Searching over 5,500,000 cases.


searching
Buy This Entire Record For $7.95

Download the entire decision to receive the complete text, official citation,
docket number, dissents and concurrences, and footnotes for this case.

Learn more about what you receive with purchase of this case.

Morales v. State

Court of Appeals of Georgia

July 7, 2015

MORALES
v.
THE STATE

Drug violation. Spalding Superior Court. Before Judge Sams.

Miller & Key, J. Scott Key, for appellant.

Scott L. Ballard, District Attorney, Robert W. Smith, Jr., Assistant District Attorney, for appellee.

PHIPPS, Presiding Judge. Doyle, C. J., and Boggs, J., concur.

OPINION

Page 169

Phipps, Presiding Judge.

Ricardo Morales was found guilty of trafficking methamphetamine, possession of methamphetamine with intent to distribute, possession of methamphetamine, possession of marijuana with intent to distribute, and possession of marijuana (more than one ounce),[1] in connection with drugs found in a residence he had been visiting. Morales appeals following the denial of his motion for

Page 170

new trial, contending that the evidence was insufficient to sustain his convictions, and that he received ineffective assistance of counsel. Because the evidence was not sufficient, we reverse the convictions.

1. Morales asserts that the evidence was insufficient because the state failed to prove that he possessed any of the drugs. We agree.

On appeal from a criminal conviction, the evidence must be viewed in the light most favorable to support the verdict, and the defendant no longer enjoys a presumption of innocence. We determine only whether the evidence authorized the jury to find the defendant guilty beyond a reasonable doubt, and in doing so we neither weigh that evidence nor judge the credibility of the witnesses.[2]

So viewed, the trial evidence showed the following. Law enforcement officers testified that in January 2009, they were conducting a surveillance of two residences on a particular street. James Senft and Cynthia Smith lived in one of the residences (hereafter the Senft residence),[3] and Morales lived in the other residence, which was across the street. After seeing a black truck for which they had been on the lookout arrive at and leave the Senft residence, officers initiated a stop of that vehicle, then searched the driver, M. T. The search revealed methamphetamine, and the driver was arrested.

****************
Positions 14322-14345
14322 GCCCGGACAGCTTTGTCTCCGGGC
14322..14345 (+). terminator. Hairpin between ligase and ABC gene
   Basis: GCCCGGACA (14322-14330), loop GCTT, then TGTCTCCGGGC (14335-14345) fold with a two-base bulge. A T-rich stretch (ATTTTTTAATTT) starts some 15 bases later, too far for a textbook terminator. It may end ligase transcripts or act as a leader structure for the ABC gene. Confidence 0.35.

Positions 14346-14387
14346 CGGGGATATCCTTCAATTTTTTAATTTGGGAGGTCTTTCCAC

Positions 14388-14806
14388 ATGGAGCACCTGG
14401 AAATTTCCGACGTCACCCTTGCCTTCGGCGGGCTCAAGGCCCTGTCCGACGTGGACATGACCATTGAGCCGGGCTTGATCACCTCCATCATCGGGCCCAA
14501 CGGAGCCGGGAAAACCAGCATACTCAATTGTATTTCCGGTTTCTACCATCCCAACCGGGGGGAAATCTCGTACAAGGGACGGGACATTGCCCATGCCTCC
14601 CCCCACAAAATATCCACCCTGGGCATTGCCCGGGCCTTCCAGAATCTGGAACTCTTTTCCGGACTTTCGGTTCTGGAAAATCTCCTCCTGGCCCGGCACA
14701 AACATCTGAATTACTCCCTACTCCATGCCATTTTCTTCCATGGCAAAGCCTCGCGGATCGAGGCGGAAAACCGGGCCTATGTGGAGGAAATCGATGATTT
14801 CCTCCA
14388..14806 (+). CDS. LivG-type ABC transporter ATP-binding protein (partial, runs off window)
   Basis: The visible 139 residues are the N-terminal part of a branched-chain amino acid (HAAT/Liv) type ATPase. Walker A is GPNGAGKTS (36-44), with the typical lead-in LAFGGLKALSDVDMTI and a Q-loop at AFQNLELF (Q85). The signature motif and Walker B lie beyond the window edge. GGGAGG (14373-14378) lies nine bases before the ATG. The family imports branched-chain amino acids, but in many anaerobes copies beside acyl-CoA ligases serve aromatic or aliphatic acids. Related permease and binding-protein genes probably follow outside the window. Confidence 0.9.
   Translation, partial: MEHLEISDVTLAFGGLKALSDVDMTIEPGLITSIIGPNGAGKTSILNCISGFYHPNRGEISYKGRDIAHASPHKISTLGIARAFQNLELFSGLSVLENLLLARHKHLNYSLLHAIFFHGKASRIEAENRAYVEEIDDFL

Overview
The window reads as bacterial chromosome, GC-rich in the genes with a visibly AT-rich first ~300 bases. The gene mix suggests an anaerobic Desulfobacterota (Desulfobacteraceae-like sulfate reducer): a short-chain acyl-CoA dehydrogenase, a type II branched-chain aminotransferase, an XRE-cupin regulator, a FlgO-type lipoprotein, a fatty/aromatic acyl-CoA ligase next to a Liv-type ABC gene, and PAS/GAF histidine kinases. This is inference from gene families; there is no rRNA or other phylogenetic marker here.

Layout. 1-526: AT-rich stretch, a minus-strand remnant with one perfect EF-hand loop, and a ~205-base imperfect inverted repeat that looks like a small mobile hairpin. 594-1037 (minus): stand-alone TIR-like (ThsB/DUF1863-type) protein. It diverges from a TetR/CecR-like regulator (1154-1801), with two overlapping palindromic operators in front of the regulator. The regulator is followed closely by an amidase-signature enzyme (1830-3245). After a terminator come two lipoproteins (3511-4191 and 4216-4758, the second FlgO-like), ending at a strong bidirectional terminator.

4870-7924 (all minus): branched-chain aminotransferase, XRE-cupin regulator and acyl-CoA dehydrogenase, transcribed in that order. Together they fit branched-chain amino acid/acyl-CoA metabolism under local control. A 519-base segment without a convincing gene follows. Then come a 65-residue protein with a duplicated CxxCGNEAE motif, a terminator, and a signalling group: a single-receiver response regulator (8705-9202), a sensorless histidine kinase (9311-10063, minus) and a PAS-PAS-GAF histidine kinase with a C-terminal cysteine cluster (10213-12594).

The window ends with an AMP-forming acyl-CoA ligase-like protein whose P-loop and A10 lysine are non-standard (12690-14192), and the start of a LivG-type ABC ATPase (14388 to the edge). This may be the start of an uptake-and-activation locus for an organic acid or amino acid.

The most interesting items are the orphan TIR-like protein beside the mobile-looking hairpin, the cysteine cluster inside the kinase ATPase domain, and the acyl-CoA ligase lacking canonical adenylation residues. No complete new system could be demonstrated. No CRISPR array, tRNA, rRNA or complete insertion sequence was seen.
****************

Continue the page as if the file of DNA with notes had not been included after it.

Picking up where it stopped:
[332 Ga.App. 795] On February 26, 2009, officers resumed their surveillance and conducted a controlled drug purchase at the Senft residence. One of the officers then applied for and obtained a " no-knock" warrant to search that residence.

Meanwhile, officers who had continued the surveillance saw two men arrive at the Senft residence in separate vehicles; one of the men, Morales, was in a silver or gold sport utility vehicle, and the other man, Senft, was in a white truck. Morales and Senft entered the residence and, from what the officers were able to observe from their vantage point down the street, walked down a hallway toward the rear of the Senft residence. " [A] little while" later, a third man, Jerry Craig Bradshaw, arrived, entered the residence and walked toward the rear of the residence. " [W]ithin a few minutes" -- without knocking or announcing " police" -- officers threw a " flashbang" device into the Senft residence as " a distraction," and entered the front room. The officers detained Senft and Smith, the only (non-law enforcement) individuals in the residence. Morales and Bradshaw had fled through a ...


Buy This Entire Record For $7.95

Download the entire decision to receive the complete text, official citation,
docket number, dissents and concurrences, and footnotes for this case.

Learn more about what you receive with purchase of this case.